DeWalt DCN692M1 Framing Nailer Review – Cordless, Brushless, Gasless

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dewalt dcn692m1

In the framing nailer universe, there are a lot of iconic brands to choose from. Bostitch, Senco, Paslode, and Hitachi, among others, all offer a variety of great nailers. As our illustrious leader Marc recently predicted, though, they’ll likely be running and gunning (which, as Marc and our attorneys pointed out, is very dangerous and NOT recommended by HF!) to match the abilities and performance of the new DeWalt DCN692M1, an example of which recently arrived at HomeFixated Global HQ for our evaluation. DeWalt’s new offering combines brushless technology with an extended run battery, resulting in a full-size framing nailer that might result in a nice long vacation for your compressor.

The DeWalt DCN692M1 Framing Nailer By The Numbers

The DeWalt DCN692M1 comes in a roomy, rugged black case, along with a fast charger, 20V Max XR Premium 4.0 Ah Lithium Ion battery, and a no-mar tip, in case you want to keep your 2X4’s looking pretty. We have a video overview of the tool coming up in a moment, but first the official rundown from DeWalt:

• Brushless motor and engine design provides enough power to drive 3½” nails
• Sequential operating mode allows for precision placement, and bump operating mode provides the user with production speed
• Dual Speed optimizes motor speed for different nail lengths
• Easy access to the nosepiece for the removal of jammed nails
• Trigger Lock-Off allows trigger to be disabled when tool is not in use
• Top Cap is impact resistant and easy to remove for troubleshooting
• Accepts 30-34 degree paper tape nails, either Clipped Head or Offset Full Round Head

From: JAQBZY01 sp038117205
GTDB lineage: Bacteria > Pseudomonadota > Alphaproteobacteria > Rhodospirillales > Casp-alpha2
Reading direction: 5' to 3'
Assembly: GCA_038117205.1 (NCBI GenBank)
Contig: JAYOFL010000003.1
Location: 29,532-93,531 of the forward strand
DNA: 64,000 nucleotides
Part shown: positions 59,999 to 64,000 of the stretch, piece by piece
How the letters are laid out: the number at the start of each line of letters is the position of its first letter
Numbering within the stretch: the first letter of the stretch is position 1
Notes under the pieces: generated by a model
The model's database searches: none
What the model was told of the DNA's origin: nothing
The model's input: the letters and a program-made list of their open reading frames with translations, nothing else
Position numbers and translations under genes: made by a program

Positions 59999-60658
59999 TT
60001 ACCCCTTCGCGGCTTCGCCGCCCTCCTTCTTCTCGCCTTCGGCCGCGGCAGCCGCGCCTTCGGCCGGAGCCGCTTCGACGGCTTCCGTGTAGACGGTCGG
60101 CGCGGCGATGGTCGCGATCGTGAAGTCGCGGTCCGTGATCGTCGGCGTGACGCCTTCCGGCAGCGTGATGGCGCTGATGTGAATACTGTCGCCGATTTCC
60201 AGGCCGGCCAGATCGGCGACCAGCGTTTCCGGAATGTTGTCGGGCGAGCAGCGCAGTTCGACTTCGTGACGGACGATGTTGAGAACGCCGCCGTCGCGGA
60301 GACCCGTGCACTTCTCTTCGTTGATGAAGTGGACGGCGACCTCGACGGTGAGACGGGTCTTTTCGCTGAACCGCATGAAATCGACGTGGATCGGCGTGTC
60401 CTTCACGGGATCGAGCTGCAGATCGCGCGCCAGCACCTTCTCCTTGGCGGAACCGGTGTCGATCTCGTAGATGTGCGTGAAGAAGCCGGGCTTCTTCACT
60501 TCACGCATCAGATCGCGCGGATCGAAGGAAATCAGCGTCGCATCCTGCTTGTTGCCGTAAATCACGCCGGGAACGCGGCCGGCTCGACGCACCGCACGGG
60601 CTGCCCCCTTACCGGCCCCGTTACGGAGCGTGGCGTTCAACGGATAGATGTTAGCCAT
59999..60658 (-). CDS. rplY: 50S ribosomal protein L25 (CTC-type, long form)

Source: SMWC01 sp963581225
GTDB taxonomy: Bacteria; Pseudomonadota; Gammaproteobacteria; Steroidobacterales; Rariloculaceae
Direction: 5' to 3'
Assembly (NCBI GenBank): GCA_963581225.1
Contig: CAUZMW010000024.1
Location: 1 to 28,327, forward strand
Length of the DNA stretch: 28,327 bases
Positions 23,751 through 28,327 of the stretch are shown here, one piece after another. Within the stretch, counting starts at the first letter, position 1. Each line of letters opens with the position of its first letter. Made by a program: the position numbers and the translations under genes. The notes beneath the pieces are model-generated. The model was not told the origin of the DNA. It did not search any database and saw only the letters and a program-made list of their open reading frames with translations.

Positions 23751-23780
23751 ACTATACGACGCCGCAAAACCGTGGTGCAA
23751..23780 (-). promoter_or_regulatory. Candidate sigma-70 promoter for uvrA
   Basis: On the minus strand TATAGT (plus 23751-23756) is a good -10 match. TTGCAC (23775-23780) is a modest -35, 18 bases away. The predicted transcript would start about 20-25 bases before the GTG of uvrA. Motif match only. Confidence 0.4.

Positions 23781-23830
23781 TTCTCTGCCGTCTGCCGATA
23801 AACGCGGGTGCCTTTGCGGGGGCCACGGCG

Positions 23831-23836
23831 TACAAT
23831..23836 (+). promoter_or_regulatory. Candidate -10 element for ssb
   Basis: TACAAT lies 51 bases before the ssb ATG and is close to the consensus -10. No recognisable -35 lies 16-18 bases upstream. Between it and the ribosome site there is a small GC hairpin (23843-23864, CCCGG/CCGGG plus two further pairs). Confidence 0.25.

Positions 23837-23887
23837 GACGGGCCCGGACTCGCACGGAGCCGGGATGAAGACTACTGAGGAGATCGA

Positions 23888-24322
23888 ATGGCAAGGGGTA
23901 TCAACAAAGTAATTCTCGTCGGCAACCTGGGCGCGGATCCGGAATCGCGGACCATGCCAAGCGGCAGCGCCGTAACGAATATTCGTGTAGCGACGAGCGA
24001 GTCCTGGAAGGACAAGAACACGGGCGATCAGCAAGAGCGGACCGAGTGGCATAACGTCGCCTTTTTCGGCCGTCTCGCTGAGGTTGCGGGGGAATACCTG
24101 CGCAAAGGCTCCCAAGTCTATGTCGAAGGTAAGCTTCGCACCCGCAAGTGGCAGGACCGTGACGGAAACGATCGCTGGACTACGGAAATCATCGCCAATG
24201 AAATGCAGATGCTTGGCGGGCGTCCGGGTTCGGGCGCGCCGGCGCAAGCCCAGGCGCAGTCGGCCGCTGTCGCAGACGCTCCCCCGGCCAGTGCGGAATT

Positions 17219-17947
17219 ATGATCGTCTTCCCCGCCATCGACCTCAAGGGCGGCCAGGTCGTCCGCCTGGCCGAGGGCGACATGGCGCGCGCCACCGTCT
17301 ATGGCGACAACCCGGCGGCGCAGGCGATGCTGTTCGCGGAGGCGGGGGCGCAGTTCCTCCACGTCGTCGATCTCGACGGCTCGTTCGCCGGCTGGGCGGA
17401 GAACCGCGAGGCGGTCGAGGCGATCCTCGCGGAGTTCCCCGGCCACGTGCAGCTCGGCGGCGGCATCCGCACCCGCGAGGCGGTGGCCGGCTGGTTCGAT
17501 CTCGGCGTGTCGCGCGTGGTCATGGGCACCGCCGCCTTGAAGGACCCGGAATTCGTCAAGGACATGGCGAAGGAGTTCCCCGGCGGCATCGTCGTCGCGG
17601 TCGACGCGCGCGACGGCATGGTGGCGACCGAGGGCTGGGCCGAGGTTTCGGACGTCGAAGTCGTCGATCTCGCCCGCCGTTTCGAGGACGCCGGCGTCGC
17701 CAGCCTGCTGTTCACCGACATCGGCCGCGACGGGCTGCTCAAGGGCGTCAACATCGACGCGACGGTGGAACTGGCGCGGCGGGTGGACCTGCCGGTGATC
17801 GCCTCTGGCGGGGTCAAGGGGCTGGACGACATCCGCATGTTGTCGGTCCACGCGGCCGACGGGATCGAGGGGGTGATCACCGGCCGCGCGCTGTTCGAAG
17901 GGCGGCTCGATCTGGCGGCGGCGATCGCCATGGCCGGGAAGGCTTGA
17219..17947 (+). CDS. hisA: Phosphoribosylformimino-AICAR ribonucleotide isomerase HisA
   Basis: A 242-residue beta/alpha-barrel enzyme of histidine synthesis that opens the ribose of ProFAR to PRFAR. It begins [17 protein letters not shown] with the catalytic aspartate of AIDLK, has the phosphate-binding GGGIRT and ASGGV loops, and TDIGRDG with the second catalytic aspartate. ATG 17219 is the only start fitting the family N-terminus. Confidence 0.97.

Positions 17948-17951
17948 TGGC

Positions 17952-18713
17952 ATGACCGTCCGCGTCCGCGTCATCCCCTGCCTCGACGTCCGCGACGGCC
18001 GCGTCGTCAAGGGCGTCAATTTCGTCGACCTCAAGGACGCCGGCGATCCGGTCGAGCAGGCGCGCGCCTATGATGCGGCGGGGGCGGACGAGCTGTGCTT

• The magazine capacity is 55 nails, and the tool can handle nails from 2”—3½” and .113—.131 gauge
• Indicator lights warn the user of a low-battery or stall, with a stall release lever that allows the user to reset the driver blade caused by a stall or jammed nail
• Drives up to 700 nails per charge on a fully-charged 20V MAX Li-Ion 4.0 Ah battery pack

Here is our fearless leader Marc’s look at the state of cordless nailgun technology, along with a video tour of the DeWalt DCN692M1:

DCN692M1 – Out Of The Box

My first impression on taking the DeWalt DCN692M1 framing nailer out of the case was that this is a beefy, substantial tool. This is pretty much a necessity for a tool that takes the pounding a framing nailer gets subjected to. It weighs in at about 9 pounds; that’s not light, but it’s not much heavier than my Bostitch N79WW pneumatic framing nailer. And I don’t have to schlep around a hose.

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Bostitch vs. DeWalt – close, except for the magazine…

The DeWalt DCN692M1 has great ergonomics. The overmold grip is comfortable to hold, and the tool is very nicely balanced. There is a built-in rafter hook (which could also be used as a belt hook – just bring a sturdy belt), which can be adjusted to either side, or tucked away at the base of the grip area. When it’s stowed away there, it blocks the speed control, but that’s not something that gets adjusted much anyway.

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The rafter hook swings out of the way

The magazine on the DeWalt DCN692M1 will hold 55 nails. This has an upside, in that the magazine is much shorter than on most framing nailers, making it easy to get between standard framing. The downside? You’ll be feeding it more frequently. Not a huge deal, as it can be reloaded in just a few seconds, but if you’re doing production work, it does slow you down. The loading process is a little different than many other nailers, too, where you just drop a new clip of nails in the back, then rack the follower around behind it. On the DeWalt DCN692M1, you pull back the follower, and it locks in place. You then feed a strip of nails in, and push the follower back into place. No biggie; I got used to it quickly.